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- Amphibian Action Plans (15 files)
- Amphibians in the Classroom or at Home (4 files)
- Document Templates (5 files)
- Enclosures (6 files)
- Feeding and Nutrition (22 files)
- A Zoo-Wide Evaluation Into the Current Feeder Insect Supplementation Program at the Brookfield Zoo (140.9 KB)
Commercially raised insects are an important food source for captive animals. For those animals that are purely insectivorous, the nutrient concentrations of the food source are vitally important for the health and welfare of the animal, particularly the Ca to P ratio. In the summer of 2002, a zoo-wide evaluation of the current methods of insect supplementation was conducted at the Brookfield Zoo.
Author: Roy D. McClements BS, Barbara A. Lintzenich MS, and Jennifer Boardman Version: AZA Nutrition Advisory Group, 2003 Language: English
- Amphibian calcium metabolism (134.9 KB)
Calcium is present in amphibian blood at a concentration similar to that in other vertebrates, about 1–2mmol. The fraction of free calcium in amphibians is lower than that in other tetrapod vertebrates because about 50% of the plasma Ca is bound to plasma proteins and perhaps other molecules. There are a number of endocrine and other humoral factors that appear to be involved in amphibian calcium metabolism. These include parathyroid hormone, calcitonin, vitamin D and prolactin.
Author: Daniel F. Stiffler, California State Polytechnic University Version: J. exp. Biol. 184 , 47–61 (1993) Language: English
- Amphibian diet and nutrition (40.2 KB)
Amphibians are a very diverse group of vertebrates; however, in general their feeding is opportunistic with food up to gape width being ingested. Amphibians such as frogs and toads only target moving prey and prefer elongated prey such as crickets or insect larvae that move across their field of vision. However, many aquatic amphibians will target food by scent and will consume inert food.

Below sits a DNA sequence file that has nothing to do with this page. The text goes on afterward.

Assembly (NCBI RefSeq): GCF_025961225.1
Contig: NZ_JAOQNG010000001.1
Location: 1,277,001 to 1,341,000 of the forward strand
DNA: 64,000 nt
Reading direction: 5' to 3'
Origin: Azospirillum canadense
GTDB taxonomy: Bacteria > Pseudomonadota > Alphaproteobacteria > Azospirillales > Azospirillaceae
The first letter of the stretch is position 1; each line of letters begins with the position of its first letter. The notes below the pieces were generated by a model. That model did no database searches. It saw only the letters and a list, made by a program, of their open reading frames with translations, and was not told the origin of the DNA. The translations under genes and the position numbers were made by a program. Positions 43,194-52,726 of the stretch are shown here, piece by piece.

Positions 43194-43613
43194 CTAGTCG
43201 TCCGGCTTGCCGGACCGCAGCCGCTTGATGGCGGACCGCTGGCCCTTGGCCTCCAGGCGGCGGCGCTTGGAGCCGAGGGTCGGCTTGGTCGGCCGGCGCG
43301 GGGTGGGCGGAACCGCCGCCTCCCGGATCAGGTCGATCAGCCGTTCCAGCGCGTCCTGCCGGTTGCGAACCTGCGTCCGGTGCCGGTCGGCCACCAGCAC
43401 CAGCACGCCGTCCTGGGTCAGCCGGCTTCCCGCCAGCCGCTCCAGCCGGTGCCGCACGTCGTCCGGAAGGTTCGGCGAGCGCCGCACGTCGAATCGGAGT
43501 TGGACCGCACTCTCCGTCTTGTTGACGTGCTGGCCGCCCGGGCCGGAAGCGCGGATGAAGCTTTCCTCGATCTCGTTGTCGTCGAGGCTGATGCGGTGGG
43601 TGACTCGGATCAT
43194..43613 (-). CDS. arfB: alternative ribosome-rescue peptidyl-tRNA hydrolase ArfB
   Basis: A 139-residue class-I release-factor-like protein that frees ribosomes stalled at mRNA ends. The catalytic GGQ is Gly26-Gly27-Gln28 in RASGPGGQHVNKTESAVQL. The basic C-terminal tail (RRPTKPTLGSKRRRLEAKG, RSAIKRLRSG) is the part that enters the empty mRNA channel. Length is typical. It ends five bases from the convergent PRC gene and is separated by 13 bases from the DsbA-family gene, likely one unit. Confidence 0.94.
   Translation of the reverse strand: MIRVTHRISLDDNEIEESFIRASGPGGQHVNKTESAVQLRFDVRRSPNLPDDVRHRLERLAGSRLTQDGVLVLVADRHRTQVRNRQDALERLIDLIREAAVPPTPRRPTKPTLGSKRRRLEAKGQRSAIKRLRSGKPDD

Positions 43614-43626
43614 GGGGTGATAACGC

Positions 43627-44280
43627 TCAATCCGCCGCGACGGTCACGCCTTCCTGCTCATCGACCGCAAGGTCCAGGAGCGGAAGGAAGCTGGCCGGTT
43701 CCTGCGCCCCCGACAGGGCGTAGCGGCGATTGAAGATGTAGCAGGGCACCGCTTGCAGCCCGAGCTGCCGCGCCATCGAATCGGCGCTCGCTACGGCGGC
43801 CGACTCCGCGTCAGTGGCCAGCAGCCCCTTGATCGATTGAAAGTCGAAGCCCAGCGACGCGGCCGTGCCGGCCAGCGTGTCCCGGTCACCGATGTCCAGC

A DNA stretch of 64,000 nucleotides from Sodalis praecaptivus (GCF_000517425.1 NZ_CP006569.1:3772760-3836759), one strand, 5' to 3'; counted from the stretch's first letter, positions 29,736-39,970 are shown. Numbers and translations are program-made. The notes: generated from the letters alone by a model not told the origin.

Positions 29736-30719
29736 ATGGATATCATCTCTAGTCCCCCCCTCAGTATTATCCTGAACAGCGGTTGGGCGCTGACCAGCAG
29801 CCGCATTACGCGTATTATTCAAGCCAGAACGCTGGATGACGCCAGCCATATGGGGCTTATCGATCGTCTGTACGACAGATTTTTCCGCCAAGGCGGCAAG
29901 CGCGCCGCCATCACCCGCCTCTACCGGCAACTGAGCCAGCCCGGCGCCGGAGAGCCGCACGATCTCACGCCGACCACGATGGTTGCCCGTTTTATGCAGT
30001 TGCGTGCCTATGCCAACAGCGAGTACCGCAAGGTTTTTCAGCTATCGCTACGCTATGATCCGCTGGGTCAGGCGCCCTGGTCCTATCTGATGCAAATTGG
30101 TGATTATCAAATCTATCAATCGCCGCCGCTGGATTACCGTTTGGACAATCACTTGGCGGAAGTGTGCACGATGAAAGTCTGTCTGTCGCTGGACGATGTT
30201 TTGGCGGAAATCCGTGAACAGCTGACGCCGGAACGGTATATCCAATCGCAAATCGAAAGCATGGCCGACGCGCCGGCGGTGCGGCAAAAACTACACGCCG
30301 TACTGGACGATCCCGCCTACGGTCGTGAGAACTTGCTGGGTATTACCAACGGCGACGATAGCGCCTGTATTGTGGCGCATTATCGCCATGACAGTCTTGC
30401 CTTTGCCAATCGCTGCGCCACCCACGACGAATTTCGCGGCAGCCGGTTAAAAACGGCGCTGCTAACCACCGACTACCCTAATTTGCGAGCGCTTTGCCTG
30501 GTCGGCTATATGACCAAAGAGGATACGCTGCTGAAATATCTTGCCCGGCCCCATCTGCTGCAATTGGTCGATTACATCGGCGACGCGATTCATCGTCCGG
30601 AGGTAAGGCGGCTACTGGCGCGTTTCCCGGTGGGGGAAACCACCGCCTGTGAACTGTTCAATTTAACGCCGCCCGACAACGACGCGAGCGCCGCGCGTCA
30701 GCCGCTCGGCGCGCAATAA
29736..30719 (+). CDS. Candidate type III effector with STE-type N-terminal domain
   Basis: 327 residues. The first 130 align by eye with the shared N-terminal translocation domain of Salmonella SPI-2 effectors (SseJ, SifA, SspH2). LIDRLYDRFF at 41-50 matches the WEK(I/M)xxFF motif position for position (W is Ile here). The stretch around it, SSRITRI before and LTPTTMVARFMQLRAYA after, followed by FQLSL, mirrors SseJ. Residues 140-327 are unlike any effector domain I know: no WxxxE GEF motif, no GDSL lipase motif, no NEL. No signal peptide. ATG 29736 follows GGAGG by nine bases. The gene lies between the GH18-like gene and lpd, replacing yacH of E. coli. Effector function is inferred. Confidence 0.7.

Author: Robert K. Browne, Royal Zoological Society of Antwerp, Belgium Version: 2009 Language: English
- Amphibian Nutrition (40.2 KB)
Author: Allan Pessier, Zoological Society of San Diego Version: AZA Amphibian Biology,Conservation and Management Course. Language: English
- Breeding house flies (418.6 KB)
House flies can be surprisingly easy and smell-free to culture for a food source.
- Cricket species vary in gut loading capacity: Implications for delivery of carotenoids to amphibians (1.6 MB)
There are a very limited number of commercially available invertebrates used as prey items for captive insectivores. Furthermore, previous studies have shown that most feeder invertebrates are of poor nutritional quality. Captive insectivores may therefore be prone to diseases related to nutritional inadequacies. Prey species may be fed on specific nutrients that are required in the insectivore diet. This is termed ‘Gut-loading’, and is often used to improve the quality of feeder invertebrates.
Author: V. Ogilvy, A.L. Fidgett, D. Sherriff and R.F. Preziosi Version: IZW poster, 2009 Language: English
- Directions for making fly food (76.7 KB)
Author: R. Mancilla, S. Yee, & M. Andres Version: 2003 Language: English
- EAZA Management Guideline Manual for Invertebrate Live Food Species (799.6 KB)
This manual has been designed to assist those concerned with the good management of invertebrate species destined as a captive live food resource, especially, but not exclusively, in zoos and aquaria. These guidelines cover the breeding and rearing methods for twenty three invertebrate species with supplementary information on invertebrate health and nutritional elements.
Author: (Eds) Warren Spencer and Jenny Spencer, Bristol Zoo Gardens Version: EAZA 2006 Language: English